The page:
Frequently Asked Questions
The reely important stuff...
What kind of boat will I be fishing from?
The boat is a 23 foot, center console bay boat. This style of boat was designed with fishing in mind. With a spacious layout, the boat can safely and comfortable host up to 5 guest.
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Is there a bathroom on the boat?
No. The boat does not have a built in bathroom.
What should I bring?
The boat will provide all fishing equipment, licensing and will be stocked with ice and bottled water. Sunscreen, food/snacks and any special drinks (alcohol is allowed) should be brought in preparation.
Is there shade?
The boat has a tower which will provide some shade. Keep in mind that UV rays will reflect off the water. Sunscreen, sunglasses, a hat and a proper long sleeve shirt (light color, breathable material) are recommended.
Click Here for more information on What to Wear.
Will I get sea sick?
Most of the fishing that we will be partaking in will be inshore - shallower, calmer waters. But if motion sickness is, or ever has been a concern, there are over the counter medicines that can be taken in preparation. If you're questionable about sea sickness it’s better to be safe than sorry!
What kind of fish will I catch?
Tampa Bay and the surrounding coastlines are home to multiple species of fish and sea life. Snook, trout and redfish are the "Big Three" that frequent the backwaters of the bay. Tarpon, kingfish and sharks of all kinds linger off the beaches. Captain Garrett has put in years of time gaining optimal knowledge for the best possible chance at the catch of a lifetime. Whether wanting to land the “trophy fish” or have an action packed day, there is no telling what might bite the hook!
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Fishing Seasons of Tampa Bay
Like most wildlife, the marine species of Tampa Bay very seasonally.
•FALL (September-November) : Large schools of Redfish and Mackerel migrate thru from Louisana, feeding in the waters of Tampa Bay and the Gulf of Mexico on their final push down to South Florida for the winter.
•WINTER (December- February) : With the waters a bit colder, the nearshore fish (within 9 miles) begin to accumulate in large quantities. From Grouper and Snapper, to Sheepshead and Hogfish, it’s a great time for a fish fry! Inshore we are targeting Trout, Sheepshead and Jacks while fishing the canals and multiple power plants on windier days when nearshore isn’t a possibility.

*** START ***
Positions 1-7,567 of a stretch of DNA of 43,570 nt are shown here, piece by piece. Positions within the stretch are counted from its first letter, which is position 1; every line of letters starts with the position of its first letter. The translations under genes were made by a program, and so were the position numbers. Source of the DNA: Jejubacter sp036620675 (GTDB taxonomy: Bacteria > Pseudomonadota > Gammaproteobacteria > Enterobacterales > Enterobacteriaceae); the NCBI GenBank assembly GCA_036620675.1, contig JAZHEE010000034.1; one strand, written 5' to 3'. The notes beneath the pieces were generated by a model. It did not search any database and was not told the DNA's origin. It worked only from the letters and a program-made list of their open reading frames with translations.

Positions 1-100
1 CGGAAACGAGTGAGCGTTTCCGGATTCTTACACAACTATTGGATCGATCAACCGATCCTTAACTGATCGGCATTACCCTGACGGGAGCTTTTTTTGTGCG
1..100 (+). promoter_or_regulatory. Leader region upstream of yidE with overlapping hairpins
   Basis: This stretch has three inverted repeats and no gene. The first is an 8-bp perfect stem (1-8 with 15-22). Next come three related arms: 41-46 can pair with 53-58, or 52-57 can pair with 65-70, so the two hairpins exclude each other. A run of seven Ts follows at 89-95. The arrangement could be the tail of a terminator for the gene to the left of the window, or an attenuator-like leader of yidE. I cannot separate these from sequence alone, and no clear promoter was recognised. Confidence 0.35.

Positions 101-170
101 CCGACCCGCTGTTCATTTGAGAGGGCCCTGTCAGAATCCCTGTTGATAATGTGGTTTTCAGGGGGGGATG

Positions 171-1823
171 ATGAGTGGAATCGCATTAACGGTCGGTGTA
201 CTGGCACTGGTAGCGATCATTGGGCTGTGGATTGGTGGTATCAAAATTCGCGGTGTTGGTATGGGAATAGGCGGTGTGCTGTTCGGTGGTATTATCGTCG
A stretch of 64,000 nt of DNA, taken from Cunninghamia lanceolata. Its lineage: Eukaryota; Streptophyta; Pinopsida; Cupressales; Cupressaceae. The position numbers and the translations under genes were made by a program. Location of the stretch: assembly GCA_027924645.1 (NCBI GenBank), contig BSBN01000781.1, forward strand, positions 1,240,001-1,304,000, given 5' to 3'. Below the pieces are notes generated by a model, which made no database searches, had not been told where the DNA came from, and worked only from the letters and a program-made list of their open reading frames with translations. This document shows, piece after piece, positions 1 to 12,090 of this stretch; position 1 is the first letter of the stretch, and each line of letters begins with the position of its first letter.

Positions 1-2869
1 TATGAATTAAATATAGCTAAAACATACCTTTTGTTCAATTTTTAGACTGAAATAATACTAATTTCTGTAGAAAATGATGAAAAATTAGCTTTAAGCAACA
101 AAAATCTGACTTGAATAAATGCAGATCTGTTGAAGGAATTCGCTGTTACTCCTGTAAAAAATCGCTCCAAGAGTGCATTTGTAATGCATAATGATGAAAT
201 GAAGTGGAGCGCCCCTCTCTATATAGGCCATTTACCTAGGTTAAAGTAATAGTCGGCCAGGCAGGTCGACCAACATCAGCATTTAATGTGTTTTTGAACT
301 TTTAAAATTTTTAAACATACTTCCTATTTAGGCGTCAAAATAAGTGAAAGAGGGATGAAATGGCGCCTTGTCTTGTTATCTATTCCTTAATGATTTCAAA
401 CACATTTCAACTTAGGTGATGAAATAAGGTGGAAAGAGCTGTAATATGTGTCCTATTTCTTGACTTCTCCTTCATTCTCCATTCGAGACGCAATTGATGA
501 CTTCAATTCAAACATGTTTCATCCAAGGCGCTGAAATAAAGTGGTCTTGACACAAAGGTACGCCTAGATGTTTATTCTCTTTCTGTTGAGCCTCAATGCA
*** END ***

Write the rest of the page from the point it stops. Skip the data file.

•SPRING (March- May) : Depending on the water temperatures, you'll find schools of Redfish and Mackerel following the schools of bait pushing north from the south. The Snook bite will continue to get better as temperatures rise and Tarpon- The Silver King, begin to make their appearance!
•SUMMER (June-August) : Tarpon migration is in full swing and so are the sharks! We are targeting these awesome fish around the beaches, bridges and passes. Massive schools of Hammerheads, Bulls and Black Tipped sharks will lurk around the tarpon schools trying to score an easy meal. If the hunt for the tarpon or sharks seems a bit much there is always Snook, Redfish and Mackerel to target near the passes.
What to wear ...
Landing a trophy fish or getting the days limit is always unforgettable, but so is a gnarly sunburn. Here are some tips to keeping it cool and comfortable this summer.
Shirt: Lightweight, light color, breathable fabric. We suggest long sleeve for additional sun protection.
Shorts: Lightweight, breathable fabric. Board shorts, athletic shorts or something similar is always a good choice.
Bathing Suit: Always a good choice, especially if you may want to hop off the boat for a quick swim.
Hat: Always a good idea to block the sun.
Sunglasses: Polarized sun glasses to protect your eyes, cut the glare and see fish better.
Shoes: Non-skid, rubber soul are recommended. But most important something non- slip and comfortable to stand in and you don't mind getting wet.
Small Bag (for personal items): Small bag, or back pack that closes to keep personal items from getting wet and/or lost. Water proof is suggested, but a zip-lock bag works well too.
A few more suggestions ...
Hand Sanitizer: helps with fishy hands.
Bug Spray: for evening trips and inshore by the mangroves.